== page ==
Zacha Tuttle, Business Consultant & Marketing Specialist, New York
As a procurement counselor, I have the privilege of working one-on-one with small business owners, helping them market their goods/services. I’m constantly in awe of the talent and determination of my clients. Here I’d like to share some of the things I’ve learned, that could help businesses become more futuristic and effective in their marketing.
- What do you do? Being able to communicate what you do is the key to knowing your customer. Ideally, you want to be able to communicate this in one sentence, or a concise statement. This will show that you are grounded in skill set. When meeting with clients and reviewing industry codes for selling, business owners will be tempted to say, “I can do that too” and feel compelled to venture out into other categories of work. My response is, “I’m sure you CAN do that, but what is it that you do BEST?” This always helps narrow in on the company’s objectives, establishes a brand and will help potential customers feel confident with their purchase.
- Never Stop Learning: from your peers, clients and your environment. You have built a business on your experience and expertise – understanding that there is still much to learn is not a weakness and does not diminish this fact. As a business owner, you are the expert in your field, you are thinking about your craft 24/7 but your client, whether it is a private or government sector, speaks a different language. They need you – the company, to translate the message of what you’re selling. There are many accessible tools and resources out there to help connect the dots, make the most of what’s out there. Many government agencies have small business departments, there are workshops, networking events, and local economic development centers that want to see businesses in their communities grow.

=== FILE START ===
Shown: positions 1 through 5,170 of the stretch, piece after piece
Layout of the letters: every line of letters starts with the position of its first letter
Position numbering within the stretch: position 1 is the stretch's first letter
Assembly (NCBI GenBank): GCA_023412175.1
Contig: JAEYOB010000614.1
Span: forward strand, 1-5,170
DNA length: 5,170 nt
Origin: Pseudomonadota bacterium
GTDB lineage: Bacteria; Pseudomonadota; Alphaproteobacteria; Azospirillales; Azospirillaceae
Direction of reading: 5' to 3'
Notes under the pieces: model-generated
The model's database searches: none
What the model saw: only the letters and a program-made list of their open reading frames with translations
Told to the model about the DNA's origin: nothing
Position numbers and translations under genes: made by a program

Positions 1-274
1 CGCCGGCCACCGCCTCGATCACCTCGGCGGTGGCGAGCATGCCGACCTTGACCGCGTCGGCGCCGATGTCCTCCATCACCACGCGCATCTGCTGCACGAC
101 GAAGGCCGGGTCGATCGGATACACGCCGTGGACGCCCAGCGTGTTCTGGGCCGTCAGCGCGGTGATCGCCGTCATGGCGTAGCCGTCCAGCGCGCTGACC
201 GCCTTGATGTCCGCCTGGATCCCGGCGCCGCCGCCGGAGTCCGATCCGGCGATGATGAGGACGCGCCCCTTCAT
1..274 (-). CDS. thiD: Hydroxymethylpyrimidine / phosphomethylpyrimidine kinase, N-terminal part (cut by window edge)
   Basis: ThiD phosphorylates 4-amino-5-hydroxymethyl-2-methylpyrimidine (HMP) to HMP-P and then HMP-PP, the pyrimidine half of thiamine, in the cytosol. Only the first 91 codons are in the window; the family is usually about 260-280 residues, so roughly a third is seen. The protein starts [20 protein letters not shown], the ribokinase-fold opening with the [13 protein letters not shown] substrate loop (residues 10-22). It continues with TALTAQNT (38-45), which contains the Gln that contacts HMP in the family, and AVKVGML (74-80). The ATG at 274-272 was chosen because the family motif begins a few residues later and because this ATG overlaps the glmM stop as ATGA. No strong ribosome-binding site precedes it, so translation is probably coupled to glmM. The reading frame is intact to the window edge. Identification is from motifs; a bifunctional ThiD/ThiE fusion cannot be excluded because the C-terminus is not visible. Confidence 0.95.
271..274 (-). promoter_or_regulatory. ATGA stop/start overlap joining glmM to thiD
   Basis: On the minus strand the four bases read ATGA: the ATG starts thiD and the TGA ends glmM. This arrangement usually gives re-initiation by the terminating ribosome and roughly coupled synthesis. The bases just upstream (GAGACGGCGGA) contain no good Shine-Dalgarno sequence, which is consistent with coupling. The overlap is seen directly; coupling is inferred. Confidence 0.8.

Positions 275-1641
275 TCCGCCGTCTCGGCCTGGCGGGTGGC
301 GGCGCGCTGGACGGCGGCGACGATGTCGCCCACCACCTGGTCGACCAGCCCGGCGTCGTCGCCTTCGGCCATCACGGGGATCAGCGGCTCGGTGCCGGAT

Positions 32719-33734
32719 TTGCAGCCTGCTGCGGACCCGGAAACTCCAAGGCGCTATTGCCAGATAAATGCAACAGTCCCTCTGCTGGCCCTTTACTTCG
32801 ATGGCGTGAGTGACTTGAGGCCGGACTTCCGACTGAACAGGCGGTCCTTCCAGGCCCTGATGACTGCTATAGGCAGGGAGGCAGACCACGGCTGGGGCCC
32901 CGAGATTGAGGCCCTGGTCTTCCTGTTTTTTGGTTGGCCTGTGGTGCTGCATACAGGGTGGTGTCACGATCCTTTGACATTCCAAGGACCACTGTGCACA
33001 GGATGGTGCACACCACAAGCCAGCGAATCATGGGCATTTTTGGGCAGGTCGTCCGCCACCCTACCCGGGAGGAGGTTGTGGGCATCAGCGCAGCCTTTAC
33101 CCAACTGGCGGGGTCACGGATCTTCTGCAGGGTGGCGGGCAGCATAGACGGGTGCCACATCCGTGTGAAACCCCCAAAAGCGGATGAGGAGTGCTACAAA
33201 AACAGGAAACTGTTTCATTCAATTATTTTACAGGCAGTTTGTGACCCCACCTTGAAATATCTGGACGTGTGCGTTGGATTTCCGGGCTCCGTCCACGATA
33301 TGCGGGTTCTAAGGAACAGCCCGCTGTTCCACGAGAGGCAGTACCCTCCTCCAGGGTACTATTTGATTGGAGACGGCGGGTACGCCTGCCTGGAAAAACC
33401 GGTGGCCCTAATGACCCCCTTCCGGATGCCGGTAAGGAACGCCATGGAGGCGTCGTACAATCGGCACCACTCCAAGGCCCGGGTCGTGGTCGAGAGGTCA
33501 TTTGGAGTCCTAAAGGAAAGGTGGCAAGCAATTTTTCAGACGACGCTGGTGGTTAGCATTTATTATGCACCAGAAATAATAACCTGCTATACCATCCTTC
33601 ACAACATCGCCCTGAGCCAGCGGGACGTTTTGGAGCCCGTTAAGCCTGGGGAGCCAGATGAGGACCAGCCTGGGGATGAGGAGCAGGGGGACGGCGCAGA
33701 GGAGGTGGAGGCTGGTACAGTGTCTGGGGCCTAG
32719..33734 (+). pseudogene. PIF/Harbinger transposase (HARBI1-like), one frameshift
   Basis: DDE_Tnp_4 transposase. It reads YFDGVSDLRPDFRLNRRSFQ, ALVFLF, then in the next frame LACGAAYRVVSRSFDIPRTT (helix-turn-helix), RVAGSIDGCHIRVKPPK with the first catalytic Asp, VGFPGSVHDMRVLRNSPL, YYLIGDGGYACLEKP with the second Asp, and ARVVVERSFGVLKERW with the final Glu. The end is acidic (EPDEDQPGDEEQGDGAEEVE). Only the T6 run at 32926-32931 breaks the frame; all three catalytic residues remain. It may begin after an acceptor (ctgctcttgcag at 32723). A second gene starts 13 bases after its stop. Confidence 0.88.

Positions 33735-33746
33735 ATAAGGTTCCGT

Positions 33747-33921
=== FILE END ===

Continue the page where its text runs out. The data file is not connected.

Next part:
- Evolve: Change is a necessary component to growth, in both your personal life and in your business. As a business owner, you have dedicated countless hours and tremendous effort into building a strong foundation for your business. But one thing we take for granted is that in the midst of all our efforts time passes…and it passes quickly. As the years pass new technologies emerge, younger generations bring fresh insight and ideas into the workforce, and to keep up with the industry and the changing landscape we must embrace this. It is in fact, the only way to ensure business survival. I often come across people saying that they don’t see the significance incorporating new information or technologies to their business models because they have “always done it this way”. This perspective will only close doors to opportunity.
- Bring Sustainability at the Core: Creating sustainability within your business is necessary, not just for growth but for survival- the resources that you consume or the disposals that you make, or the overall impact on people. Think about the ways your business has an impact on your local community, on the environment, on your employees. Implementing the smallest changes could affect the economic and environmental ecosystem right in your community and could reap great benefits.